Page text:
Panel fines Bourn for making false claims
A state panel has fined Brad Bourn $1,600 for knowingly and incorrectly declaring support from two Southwest legislators during last fall’s campaign.
Ruling on a complaint filed by Meg Forney, the runner-up for Bourn’s District 6 seat on the Minneapolis Park and Recreation Board, the judges said Bourn never received written permission from state Sen. Scott Dibble and Rep. Frank Hornstein to list their endorsements. Their names appeared on a flyer sent to about 3,000 Southwest voters a week before the Nov. 3 election.
Because of the legislators’ popularity — both were elected with overwhelming margins — the judges said getting either one’s endorsement could have boosted Bourn’s win. He received 48 percent of first-round votes, compared to Forney’s 36 percent.
According to court documents, Bourn asked for Dibble and Hornstein’s support on a number of occasions, but they each time told him they would not make an endorsement in the Park Board race. A few times, they told him they wanted to help him, but “upon reflection,” Bourn said at a January hearing, he never received their written permission.
The judges ruled Bourn’s testimony wasn’t credible when he said he overlooked the mistake. Whether Bourn would have lost the election without the listing, however, the judges couldn’t decide.
The judges dismissed two additional complaints from Forney. Also dismissed was a complaint Bourn himself brought forward claiming Forney’s website incorrectly listed endorsements from supporters in her 2005 campaign.
In an interview with the Southwest Journal, Bourn said he would not appeal the amount.
“We’re just going to accept it and move forward,” he said.
He called the situation “a miscommunication under some unusual circumstances.”
Forney afterward said she wishes Bourn were more apologetic. The fine is severe, she said, and reflects the seriousness of his actions, which she believes were deliberate.
“It wasn’t a matter of who’s winning or not,” Forney said. “This is just wrong.”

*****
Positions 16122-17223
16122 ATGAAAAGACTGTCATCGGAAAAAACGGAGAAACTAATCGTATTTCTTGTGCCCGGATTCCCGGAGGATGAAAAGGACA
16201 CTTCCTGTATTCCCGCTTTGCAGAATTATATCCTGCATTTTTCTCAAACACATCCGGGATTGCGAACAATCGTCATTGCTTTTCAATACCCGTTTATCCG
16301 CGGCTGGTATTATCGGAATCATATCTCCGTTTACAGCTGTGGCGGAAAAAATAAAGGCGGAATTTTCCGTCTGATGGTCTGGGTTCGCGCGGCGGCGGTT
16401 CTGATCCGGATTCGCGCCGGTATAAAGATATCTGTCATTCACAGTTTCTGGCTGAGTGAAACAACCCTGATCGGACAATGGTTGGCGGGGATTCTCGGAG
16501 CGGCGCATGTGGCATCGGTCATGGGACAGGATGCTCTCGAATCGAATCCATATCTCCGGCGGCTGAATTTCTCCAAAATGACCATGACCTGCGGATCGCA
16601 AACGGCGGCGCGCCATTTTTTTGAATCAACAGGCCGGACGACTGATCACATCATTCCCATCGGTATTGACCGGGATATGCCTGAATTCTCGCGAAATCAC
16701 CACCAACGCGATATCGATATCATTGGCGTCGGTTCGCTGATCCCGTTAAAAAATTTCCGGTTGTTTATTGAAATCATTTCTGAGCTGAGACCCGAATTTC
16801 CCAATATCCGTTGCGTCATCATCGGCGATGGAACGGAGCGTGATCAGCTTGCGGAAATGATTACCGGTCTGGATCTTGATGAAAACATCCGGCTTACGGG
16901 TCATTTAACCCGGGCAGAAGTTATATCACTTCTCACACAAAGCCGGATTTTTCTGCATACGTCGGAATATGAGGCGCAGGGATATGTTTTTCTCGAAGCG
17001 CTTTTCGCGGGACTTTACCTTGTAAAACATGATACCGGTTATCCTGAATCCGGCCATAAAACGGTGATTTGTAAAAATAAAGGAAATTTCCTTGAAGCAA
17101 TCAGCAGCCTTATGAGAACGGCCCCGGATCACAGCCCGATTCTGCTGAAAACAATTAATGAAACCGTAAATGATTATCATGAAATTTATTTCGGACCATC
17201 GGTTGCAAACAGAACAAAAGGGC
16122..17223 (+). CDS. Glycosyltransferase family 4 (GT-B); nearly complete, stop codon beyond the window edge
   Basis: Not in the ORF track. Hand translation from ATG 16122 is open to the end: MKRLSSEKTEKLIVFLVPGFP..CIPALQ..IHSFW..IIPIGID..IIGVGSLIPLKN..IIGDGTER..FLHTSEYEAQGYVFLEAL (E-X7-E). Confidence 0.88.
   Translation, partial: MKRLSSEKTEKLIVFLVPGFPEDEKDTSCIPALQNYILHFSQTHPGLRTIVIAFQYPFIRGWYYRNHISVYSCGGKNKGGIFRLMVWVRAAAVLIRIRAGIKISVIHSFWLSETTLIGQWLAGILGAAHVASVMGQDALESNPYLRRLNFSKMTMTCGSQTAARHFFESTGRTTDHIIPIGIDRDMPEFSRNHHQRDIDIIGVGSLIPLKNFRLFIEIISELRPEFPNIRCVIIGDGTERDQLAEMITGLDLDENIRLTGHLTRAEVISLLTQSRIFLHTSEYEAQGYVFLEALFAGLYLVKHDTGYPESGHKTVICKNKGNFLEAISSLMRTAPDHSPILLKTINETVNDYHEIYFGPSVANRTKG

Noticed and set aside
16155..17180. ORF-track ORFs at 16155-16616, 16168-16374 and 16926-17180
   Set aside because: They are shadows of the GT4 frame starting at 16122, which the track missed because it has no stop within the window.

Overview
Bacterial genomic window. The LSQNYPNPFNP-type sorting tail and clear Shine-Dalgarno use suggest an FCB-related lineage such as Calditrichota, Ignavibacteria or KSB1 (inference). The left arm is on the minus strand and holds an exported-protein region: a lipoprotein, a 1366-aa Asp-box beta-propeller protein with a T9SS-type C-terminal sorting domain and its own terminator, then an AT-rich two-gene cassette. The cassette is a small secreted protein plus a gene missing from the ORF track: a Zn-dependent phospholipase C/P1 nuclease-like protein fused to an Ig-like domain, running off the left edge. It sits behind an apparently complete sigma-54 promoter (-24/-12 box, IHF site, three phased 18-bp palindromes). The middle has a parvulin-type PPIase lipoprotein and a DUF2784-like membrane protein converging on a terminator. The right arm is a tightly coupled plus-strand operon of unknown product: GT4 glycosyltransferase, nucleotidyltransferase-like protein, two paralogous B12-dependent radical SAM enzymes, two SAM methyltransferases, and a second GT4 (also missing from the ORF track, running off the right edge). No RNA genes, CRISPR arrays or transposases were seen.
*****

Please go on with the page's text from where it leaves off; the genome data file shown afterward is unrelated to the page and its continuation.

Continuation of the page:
In 2005, Commissioner Carol Kummer was fined $600 for knowingly using the initials “DFL” on campaign material despite never having received the party’s endorsement.
Illegal stickers leave parks staff befuddled
Paul Hokeness has a funny — well, sort of funny — story to tell. See, he’s been feeling a tad paranoid.
Ever since July, he’s frequently felt the urge to check every light pole at every intersection in Minneapolis. He scans their black bases, their yellow semaphores. Very often, he’ll see another example of the source of his ire: a round blue-and-green sticker touting Minneapolis’ “City of Lakes” moniker.
The stickers seem harmless, Hokeness said, but they’re illegal, just as much an example of vandalism as a graffiti-tagged wall. They’re scattered all over the city — at 50th Street & Penn Avenue, at 50th Street & Xerxes Avenue, at Richfield Road & William Berry Parkway, at 36th Street & East Calhoun Parkway.
What bothers Hokeness is that nobody seems to know who’s been putting them up — plus, there’s this twist: Last fall, a Park Board staff member, Painter Park’s Mitch Waukau, saw a man placing one of the stickers on a light pole near board headquarters. Waukau took down the man’s vehicle information, but when he gave it to police, the license plate number didn’t match the car’s make.
“Someone’s definitely trying to be sneaky,” Waukau said.
For Hokeness, who’s been with the Park Board for decades, it’s been a frustrating experience. He said this is the most widespread, professional-looking act of vandalism he’s experienced in his decades with the Park Board.
“It’s kind of a funny story,” Hokeness said. “But it takes us time and money to remove these stickers. And we just see them more and more.”
People with information are urged to call Park Police at 230-6550 or, because many of the stickers are appearing on non-parks property, Minneapolis 311. Vandalism in progress should be reported to 911.
Pedestrian bridge repair gets construction company
The Park Board has hired Construction Results Corp. to rehabilitate the popular pedestrian bridge that spans Minnehaha Creek.
Repairs of the Bryant Avenue Bridge, closed in 2008, were fast-tracked last year. However, federal involvement — it’s being funded with stimulus money — added extra time and extra hoops for the Park Board to jump through.
Construction Results will be paid about $400,000. Barring any surprises, the project could be completed this year, parks planner Judd Rietkerk said.
Linden Hills pool a summer project
The Park Board is hoping to take on repairs of the Linden Hills neighborhood pool this summer, General Manager Mike Schmidt said.
When the wading pool broke down last year, there was some discussion about replacing the decades-old system with a modern splash pad, but because of the economy, repairs are more likely.
Schmidt said he was hoping to have staff check out the pool this month to see how extensive repairs would have to be. If a fix is simple, he said, the pool could be open this summer. Otherwise, it will be down all season.